“Here!!!… Here!!!… Here!!!…. Go!!! Go!!! Go!!!” the skipper of the Nurwati yelled, jabbing manically towards the sea with an outthrust boney finger, urging us all overboard quickly… Perched on the prow of the boat, where for the past ten minutes he had been scanning the seabed for something, he had clearly now located his target… “That’s a lot of exclamation marks” I thought as I shuffled across the deck on my butt like an up ended clown in flippers struggling to get my mask on. Then, over the side and into a world of deepest blue… A sudden moment of disorientation as I adjusted to breathing through the snorkel… I shivered slightly at the cooling effect of the sea on sun-warmed skin. Adjusting my vision I looked down to see what all the fuss was about and “what the…!!!!!!!!!” The exclamation marks floated off to the surface like tiny air bubbles, expletives quickly drowned as I beheld something the size of a billiard table wafting across the carpet of coral below: a Manta Ray, maybe 2-metres across, moving slowly and with grace right beneath our fins. Our trip to the Komodo Islands had once again proven to be rich pickings for wildlife encounters and there would be many more to come…
The Nurwati was hewn from local timbers and painted bright white with a deck of minty-mouthwash green. She was long and narrow in the beam with a clackety-clack engine mounted below deck, just aft of amidships. Slatted benches ran along both sides of the deck with a small serving table in the middle, from which some very tasty repasts would be served. She had a rudimentary upper deck too for sunbathing with an awning at the rear providing a bit of shade. An icebox full of beer and some good company and we were all set for a good time. Setting out from Labuan Bajo early in the morning, it took a few hours to putt-putt our way to the island of Rinca, first stop on our Komodo tour. Sitting on the boat I pondered the previous days that brought here us from Horizons Unlimited in Sumbawa…
An easy day’s ride took us to the little town of Bima towards the eastern end of Sumbawa on beautiful empty roads through this majestic island. Along the way we picked up our old buddy Phil Stubbs and later met Tom Curtis (of postie-bike fame) at the hotel in Bima, all of us headed for Flores with Komodo in our sights. This eastern end of the islands was reminiscent of the Western Isles at home with vast landscapes of sea, mountain, rolling marshland and staggering skies, all of it deserted and amazing biking country. Next morning we rode on to Sape where we would catch the 8-hour ferry to Flores, next island in the chain. We dumped the bikes at the hotel and took a stroll along the narrow causeway of a town. There is a lot of, what I guess would be considered, poverty in this part of Indonesia. Far removed from any city life and influence, people are living from hand to mouth by subsistence farming or fishing. There was a lot of squalor in Sape with many people living on top of their own refuse as there is just no infrastructure to remove it. The rubbish and litter is so incongruous with the beautiful location but folk seemed mostly happy and were, without exception, very friendly and eager to engage in a chat.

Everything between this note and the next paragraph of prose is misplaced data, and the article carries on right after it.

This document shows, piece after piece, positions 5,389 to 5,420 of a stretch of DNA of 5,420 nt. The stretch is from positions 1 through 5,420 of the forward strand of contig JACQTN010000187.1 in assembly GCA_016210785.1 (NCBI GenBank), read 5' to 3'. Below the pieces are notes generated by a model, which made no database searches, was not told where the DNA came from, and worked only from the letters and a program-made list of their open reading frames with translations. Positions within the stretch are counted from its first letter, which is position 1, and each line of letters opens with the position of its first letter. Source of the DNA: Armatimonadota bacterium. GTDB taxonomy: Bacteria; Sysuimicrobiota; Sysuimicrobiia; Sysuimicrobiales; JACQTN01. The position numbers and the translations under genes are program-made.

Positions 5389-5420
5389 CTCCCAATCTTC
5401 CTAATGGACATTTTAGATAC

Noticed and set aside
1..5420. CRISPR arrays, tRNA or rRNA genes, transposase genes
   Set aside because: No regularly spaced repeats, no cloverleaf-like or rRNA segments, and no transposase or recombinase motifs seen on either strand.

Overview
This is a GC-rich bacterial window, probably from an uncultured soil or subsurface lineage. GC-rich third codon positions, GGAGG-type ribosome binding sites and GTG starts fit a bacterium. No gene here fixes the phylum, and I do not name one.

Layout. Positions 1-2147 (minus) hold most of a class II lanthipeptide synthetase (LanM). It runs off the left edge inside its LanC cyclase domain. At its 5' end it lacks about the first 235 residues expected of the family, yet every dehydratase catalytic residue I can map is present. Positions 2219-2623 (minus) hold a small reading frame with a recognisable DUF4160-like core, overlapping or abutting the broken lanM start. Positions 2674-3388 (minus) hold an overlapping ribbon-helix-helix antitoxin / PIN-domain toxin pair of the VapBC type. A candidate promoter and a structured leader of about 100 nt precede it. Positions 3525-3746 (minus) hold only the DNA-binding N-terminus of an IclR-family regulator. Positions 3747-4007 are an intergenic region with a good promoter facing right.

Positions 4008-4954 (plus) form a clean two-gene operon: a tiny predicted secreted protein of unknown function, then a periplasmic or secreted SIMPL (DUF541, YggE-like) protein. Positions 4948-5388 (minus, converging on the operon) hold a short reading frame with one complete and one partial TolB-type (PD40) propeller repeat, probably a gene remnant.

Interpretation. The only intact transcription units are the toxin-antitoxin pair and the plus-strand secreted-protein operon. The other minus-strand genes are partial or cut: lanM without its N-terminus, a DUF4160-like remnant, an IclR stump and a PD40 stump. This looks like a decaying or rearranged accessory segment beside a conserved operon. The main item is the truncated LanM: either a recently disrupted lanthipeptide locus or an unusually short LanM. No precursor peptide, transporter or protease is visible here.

Maritime activity was everywhere from fishing nets laid out to dry to large-scale boat construction on slipways between houses laid out in a herringbone configuration along the causeway. Stopping to nosey at a small crew working on a large vessel we were eagerly invited onboard to check out the construction. We picked our way through a timber yard, where the raw material for the boat was stored and out onto a flimsy jetty to clamber aboard the hulk. Her keel of around 70-feet in length, had been laid on some stone pilings and work had commenced installing the cross beams and building the hull outwards on each side. The guys were forming the wooden parts by hand with a chainsaw, electric planer and more basic mallet and chisel. A lot of the parts were pinned together with stout wooden dowels and metal tie bars were used for the crucial load bearing parts. There was a total absence of drawings or plans and it seemed like the entire project was being executed according to the shipwright’s eye. Later we boarded a more complete vessel in the process of having her cabins and accommodations finished using the same processes; everything constructed and finished by hand to create a sea-going vessel of some beauty.